Indian markets lost all their early gains and joined to the list of losers in Asia by the close of the session today. Heavyweights across sectors including software, telecom, FMCG and commodities witnessed profit booking and dragged the indices lower.
Thus, while the BSE Sensex closed the day with losses in the region of 62 points (down 0.4%), NSE Nifty edged lower by around 13 points. The BSE Midcap and Smallcap indices, however, managed to buck the trend and ended higher by 0.3% and 0.5% today. Losses were also seen amongst most Asian markets today whereas Europe has also opened on a mixed note. The rupee was seen trading at Rs 44.9 to the dollar at the time of writing.
Crompton Greaves, a leading player in the power transmission and distribution (T&D) equipment and services business in India, has continued with its inorganic growth strategy. It has acquired UK-based electrical engineering firm Power Technology Solutions (PTS) for 30 million pounds (Rs 2 bn). This is the company's sixth acquisittion since 2005. Crompton Greaves will gain significant consolidation in the engineering, procurement & maintenance (EPM) segment in UK and get access to newer markets. This acquisition is a step forward towards achieving the company's revenue goal of US$ 8 bn by 2015. Crompton Greaves also has a good track record in turning around companies it has acquired.
Crompton's earlier acquisitions include Belgian-based Pauwels, Hungary's Ganz, Irish-based Microsol Holdings and Sonomatra of France. The acquisition of Pauwels (Belgium) in FY06 and Ganz (Hungary) in FY07 has catapulted Crompton Greaves to be amongst the top ten T&D equipment companies in the world. These inorganic growth initiatives formed an important phase of Crompton Greaves' restructuring strategy, as the company planned to chart out a global presence by acquiring companies with niche presence and having products that complemented its own portfolio.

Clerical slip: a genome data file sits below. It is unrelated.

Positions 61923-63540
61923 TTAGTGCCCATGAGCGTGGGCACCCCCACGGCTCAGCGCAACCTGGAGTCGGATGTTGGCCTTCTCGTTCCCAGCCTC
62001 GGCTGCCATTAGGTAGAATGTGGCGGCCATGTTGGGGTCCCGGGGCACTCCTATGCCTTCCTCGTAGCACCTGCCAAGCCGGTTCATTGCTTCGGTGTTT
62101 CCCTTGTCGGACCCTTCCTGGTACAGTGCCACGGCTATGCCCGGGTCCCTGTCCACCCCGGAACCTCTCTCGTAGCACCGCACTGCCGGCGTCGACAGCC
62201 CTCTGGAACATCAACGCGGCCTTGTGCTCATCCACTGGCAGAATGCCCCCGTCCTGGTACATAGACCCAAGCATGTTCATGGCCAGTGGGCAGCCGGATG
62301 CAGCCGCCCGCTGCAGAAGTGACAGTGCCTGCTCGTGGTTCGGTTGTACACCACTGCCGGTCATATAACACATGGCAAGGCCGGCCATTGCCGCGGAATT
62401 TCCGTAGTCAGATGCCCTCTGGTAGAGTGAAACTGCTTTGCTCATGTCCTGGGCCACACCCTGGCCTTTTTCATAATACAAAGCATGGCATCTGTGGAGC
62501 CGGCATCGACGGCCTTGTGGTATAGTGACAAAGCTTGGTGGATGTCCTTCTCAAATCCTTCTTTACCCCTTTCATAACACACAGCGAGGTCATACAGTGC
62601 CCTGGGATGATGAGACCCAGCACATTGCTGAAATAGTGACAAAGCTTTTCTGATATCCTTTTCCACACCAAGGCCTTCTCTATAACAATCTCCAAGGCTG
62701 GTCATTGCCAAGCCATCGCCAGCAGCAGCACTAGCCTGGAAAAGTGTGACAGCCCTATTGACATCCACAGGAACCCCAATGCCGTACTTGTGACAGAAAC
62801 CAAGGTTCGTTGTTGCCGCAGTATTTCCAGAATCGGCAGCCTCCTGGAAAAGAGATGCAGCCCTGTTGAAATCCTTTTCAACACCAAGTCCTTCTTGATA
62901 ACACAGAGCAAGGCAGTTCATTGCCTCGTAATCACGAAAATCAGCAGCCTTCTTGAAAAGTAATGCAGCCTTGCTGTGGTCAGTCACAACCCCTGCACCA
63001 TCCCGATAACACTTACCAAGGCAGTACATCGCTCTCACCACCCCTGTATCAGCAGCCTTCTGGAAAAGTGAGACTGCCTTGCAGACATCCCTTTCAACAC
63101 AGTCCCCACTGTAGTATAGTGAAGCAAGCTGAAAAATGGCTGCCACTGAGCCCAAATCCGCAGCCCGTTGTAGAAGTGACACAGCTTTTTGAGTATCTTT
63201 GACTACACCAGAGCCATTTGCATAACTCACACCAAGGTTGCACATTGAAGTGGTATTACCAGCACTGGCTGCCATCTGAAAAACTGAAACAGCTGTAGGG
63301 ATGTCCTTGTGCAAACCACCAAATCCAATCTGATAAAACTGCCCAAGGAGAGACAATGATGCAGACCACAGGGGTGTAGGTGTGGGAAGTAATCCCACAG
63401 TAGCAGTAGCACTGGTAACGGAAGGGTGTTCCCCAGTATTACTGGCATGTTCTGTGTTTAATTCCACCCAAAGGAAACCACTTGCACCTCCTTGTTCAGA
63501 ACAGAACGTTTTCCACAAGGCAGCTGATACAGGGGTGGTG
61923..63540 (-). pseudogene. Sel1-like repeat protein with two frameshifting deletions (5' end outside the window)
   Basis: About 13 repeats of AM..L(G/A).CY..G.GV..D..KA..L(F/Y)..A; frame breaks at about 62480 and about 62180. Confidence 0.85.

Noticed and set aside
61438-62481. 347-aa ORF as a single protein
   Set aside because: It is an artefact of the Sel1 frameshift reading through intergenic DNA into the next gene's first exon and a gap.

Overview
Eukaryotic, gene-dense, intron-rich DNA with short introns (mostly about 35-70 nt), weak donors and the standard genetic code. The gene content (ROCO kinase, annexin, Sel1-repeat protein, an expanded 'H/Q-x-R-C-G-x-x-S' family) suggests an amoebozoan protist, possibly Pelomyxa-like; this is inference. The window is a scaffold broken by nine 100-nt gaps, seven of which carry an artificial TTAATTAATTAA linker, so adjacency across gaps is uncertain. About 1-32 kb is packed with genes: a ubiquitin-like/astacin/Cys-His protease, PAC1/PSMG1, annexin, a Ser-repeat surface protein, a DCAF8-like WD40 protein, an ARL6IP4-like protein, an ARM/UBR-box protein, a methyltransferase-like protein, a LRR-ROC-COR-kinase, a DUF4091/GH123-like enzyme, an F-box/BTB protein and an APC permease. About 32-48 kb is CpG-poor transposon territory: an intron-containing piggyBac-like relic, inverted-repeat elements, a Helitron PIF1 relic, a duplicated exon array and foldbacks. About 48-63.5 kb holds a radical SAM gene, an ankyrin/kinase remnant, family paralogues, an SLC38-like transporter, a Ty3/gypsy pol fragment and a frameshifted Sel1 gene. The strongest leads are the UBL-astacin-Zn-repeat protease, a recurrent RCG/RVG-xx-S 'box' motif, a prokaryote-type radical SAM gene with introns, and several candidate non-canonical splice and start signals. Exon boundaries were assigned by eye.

Sintex Industries a dominant player in the plastic and textile business, is looking to restart two plants of its US subsidiary, Wausaukee Composites, in another 6-7 months. Both the plants manufacture parts of a wind turbine such as cones and nacelles. Although the decline in the wind turbine market has been arrested, the company believes that it will be another six months or so before the demand revives.
Sintex had acquired an 81% stake in Wausaukee in May 2008 for US$ 17 m. Because wind energy is an alternative source of energy, it took a beating when oil prices came down last year. However, Sintex's management has maintained that the overall business environment remains utterly challenging. While commodity prices have come down, the fact that the company is passing on the benefits of the same to customers has meant that realisations are under pressure. Apart from that, volumes have also come under pressure. Only once the company's customers start clearing their inventories there will be an increase in orders.
For the first time Indian pharma companies will be challenging fraudulent patents granted to MNCs and small players. Indian Pharmaceutical Association, which has Ranbaxy, Dr Reddy's and Sun Pharma as its members, will challenge such patent applications in the pre-grant stage itself. Challenging patents after grant is a time-consuming process which is also more expensive.At least 25 pre-grant patent challenges will be filed by the IPA team across four Indian patent offices in April.
A study by IPA claims 86 instances of frivolous patents. These, it says, include patents granted to multinational firms such as Novartis (16 products), Eli Lilly (10), Pfizer (9) and domestic firms Aurobindo (1) and Emcure (1). As pharma companies in Indian compete with their global counterparts in research and development, the patent laws here will also have to get stricter.